Kampot Readers and Writers Festival gets underway this month for its third outing. Writer Jessica Tana finds out what’s in store. Photography by Lucas Veuve.

“Courage is a quality that one must have when it comes to having the desire to write, to converse, to challenge ideas and conventions, and in some cases, to overcome huge odds stacked against the individual,” says Kampot Readers and Writers Festival founder, Julien Poulson.

Using courage as the central theme for this year’s literary event, the annual festival, which takes place this month in the riverside town of Kampot, will see an exciting line-up of international guest speakers, a focus on digital story-telling, as well as the usual mix of writers, poets, performers, visual artists and musicians.   

“Cambodia is a place full of inspirational and courageous people who have struggled and fought against conditions that would seem insurmountable to most people,” Poulson says. “Courage is an important notion to base this year’s festival upon, as it comes at a time when the Kingdom approaches elections with trepidation, and the ‘openness’ of ideas is less favourable than before.”

Referring to the closures of several media networks, who either spoke unfavourably of the government or simply spoke to international media, Poulson says courage is especially needed at a time when words are being silenced.

“The current war of words between the US Embassy and the Cambodian government has led to the closure of numerous media outlets, including radio stations and the Cambodia Daily, as well as, arrests and jailing of individuals who are simply using words,” he says.

“From blogs to songs [courage is needed] to express ideas in an environment where broad conversation and free speech is simply not encouraged.”

A highlight of this year’s festival is visiting Chinese author Jung Chang, a woman who has shown exceptional courage and resilience in her life and works. Chang caused a furore when she published Wild Swans, a novel in which 100 years of Chinese history is told through the eyes of three generations of women: her grandmother, mother and her own.

Wild Swans tells of Chang’s grandmother’s plight as a child concubine to a warlord, her parents torture during the Cultural Revolution, which they helped to create, and her own indoctrination into the Red Guard and then defiance of it. Chang has also written a book on Chairman Mao, and Empress Dowager Cixi. All three books are banned in China. Chang is living proof of the courage it can take to tell your story.

Other international speakers include Canadian short story writer and novelist Madeleine Thien, and a delegation of Canadian writers visiting through Ottawa International Writers Festival, including Esi Edugyan, Rawi Hage and David O’Meara.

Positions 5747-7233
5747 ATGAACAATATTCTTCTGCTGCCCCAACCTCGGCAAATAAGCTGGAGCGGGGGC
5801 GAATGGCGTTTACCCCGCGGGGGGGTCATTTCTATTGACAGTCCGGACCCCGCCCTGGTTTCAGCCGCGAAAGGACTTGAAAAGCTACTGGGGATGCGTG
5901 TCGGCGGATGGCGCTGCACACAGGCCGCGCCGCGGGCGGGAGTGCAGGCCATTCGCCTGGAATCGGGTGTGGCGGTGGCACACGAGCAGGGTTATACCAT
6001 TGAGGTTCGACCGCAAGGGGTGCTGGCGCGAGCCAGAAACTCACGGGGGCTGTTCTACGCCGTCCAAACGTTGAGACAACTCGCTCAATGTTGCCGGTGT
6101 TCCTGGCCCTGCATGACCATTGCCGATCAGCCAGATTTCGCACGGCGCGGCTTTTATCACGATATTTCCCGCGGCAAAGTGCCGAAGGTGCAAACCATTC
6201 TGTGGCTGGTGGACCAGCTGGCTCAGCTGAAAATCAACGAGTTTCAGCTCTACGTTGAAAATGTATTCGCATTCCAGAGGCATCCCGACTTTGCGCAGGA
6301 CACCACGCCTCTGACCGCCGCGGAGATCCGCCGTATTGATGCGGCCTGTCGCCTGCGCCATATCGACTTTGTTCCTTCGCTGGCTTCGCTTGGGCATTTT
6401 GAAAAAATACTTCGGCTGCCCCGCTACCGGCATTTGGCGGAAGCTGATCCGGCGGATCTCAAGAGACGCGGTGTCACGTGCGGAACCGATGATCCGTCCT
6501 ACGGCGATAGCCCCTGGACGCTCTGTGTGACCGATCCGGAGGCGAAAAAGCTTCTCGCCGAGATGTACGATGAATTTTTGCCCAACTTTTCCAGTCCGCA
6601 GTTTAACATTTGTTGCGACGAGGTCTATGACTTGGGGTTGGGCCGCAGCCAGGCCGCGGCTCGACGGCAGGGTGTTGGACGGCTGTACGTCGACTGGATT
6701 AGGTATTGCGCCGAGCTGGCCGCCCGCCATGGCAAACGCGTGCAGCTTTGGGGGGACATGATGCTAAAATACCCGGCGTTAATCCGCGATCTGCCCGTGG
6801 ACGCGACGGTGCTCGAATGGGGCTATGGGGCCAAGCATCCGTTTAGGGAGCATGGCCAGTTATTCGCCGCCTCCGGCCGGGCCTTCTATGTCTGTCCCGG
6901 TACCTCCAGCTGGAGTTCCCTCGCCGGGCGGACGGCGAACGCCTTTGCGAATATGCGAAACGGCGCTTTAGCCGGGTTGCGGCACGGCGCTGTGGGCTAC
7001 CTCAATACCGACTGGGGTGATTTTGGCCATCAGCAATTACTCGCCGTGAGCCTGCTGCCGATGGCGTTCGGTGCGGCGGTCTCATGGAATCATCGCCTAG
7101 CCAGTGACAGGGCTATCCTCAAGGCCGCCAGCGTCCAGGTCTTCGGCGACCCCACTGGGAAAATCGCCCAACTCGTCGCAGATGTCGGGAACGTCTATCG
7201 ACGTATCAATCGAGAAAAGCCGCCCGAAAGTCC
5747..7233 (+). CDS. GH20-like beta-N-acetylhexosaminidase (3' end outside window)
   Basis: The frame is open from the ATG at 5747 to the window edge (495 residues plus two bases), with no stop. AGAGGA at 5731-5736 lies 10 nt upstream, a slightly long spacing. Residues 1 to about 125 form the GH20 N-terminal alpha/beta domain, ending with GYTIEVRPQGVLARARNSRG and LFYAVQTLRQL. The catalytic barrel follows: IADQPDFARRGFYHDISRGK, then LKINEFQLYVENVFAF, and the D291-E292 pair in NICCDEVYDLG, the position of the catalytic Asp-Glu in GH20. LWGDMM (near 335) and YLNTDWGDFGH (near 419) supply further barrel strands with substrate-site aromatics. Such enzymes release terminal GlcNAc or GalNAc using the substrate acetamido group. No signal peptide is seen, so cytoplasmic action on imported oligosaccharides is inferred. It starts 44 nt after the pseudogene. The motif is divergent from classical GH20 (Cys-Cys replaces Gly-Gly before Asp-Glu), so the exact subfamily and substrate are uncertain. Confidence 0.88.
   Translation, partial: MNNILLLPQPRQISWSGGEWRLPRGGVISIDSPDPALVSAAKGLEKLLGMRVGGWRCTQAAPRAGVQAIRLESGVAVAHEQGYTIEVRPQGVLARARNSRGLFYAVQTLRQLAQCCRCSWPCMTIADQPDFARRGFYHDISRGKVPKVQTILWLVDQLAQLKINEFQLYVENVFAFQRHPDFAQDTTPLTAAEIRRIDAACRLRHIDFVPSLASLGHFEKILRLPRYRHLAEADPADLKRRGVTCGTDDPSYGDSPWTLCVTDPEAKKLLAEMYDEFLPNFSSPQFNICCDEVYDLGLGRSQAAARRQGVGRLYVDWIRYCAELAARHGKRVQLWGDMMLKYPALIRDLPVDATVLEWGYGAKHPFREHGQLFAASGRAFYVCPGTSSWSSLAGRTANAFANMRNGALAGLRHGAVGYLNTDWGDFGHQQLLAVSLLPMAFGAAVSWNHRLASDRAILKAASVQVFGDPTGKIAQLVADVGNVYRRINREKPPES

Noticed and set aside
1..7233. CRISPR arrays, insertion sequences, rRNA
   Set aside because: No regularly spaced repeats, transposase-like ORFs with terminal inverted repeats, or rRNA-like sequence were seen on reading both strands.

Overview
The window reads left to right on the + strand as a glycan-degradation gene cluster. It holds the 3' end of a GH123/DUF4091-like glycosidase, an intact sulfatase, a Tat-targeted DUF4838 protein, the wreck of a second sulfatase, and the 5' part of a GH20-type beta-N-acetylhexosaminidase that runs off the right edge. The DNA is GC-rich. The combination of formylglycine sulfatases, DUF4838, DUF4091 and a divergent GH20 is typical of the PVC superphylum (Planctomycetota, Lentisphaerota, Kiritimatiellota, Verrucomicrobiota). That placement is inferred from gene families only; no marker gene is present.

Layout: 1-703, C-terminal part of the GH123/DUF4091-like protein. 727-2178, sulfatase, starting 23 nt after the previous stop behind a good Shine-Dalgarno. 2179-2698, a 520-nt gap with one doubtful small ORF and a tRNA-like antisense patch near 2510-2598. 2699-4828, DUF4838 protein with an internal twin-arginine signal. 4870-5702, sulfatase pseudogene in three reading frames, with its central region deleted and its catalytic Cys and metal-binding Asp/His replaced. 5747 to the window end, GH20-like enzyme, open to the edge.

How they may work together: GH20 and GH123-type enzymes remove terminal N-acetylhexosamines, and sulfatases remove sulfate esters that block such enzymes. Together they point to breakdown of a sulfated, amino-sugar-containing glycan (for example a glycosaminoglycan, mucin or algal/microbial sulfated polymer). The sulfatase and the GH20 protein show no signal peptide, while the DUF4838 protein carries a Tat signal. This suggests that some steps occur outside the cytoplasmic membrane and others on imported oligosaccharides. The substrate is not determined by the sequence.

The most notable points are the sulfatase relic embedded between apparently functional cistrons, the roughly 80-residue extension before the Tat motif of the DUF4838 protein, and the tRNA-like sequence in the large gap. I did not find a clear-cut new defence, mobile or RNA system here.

This year will also see the launch of KRWF’s digital writer’s initiative, where young Cambodian nationals can record their stories for the emerging writers prize, or create a song for the Cambodian songwriters prize. Both competitions should be based on the theme and include travel.

According to the UNESCO Institute for Statistics, Cambodia still lags on literacy levels in Southeast Asia, making the focus on digital story-telling a unique way to hear the stories of those who may not have confidence in writing.

“The 2017 programme is diverse and eclectic, and challenges the idea that writers’ festivals are predominately concerned with novelists,” Poulson says. “KRWF 2017 has a programme of indigenous voices, women of words, poetry, music and visual art, as well as, local Kampot heritage and cuisine walk, talk and eat tours.”

Without sponsorship from the US Embassy or Raffles this year, Poulson says there was a moment when he considered cancelling the festival, but couldn’t. “If we were motivated by “money first, festival later” kind of thinking, then it would not be possibly to carry on without major sponsors,” he says. “But much of the work in establishing KRWF has already been achieved, and this is largely through the good will, hard work and generosity of the many individuals who give up their time to work with us.”

As for having the courage to continue without sponsors, Poulson says it did not take courage, just vision and commitment to plough ahead. “The courageous people are the ones who have lived through extraordinary difficulties and hardship, and are here today to share their stories, their writing and their art,” he says.

KWRF takes place across Kampot from Nov. 1 to 5, taking in a series of workshops, speakers, performances and a street party. An opening event takes place on Nov. 1 at 6pm at Chinese House, Phnom Penh. For more information, visit kampotwritersfestival.com.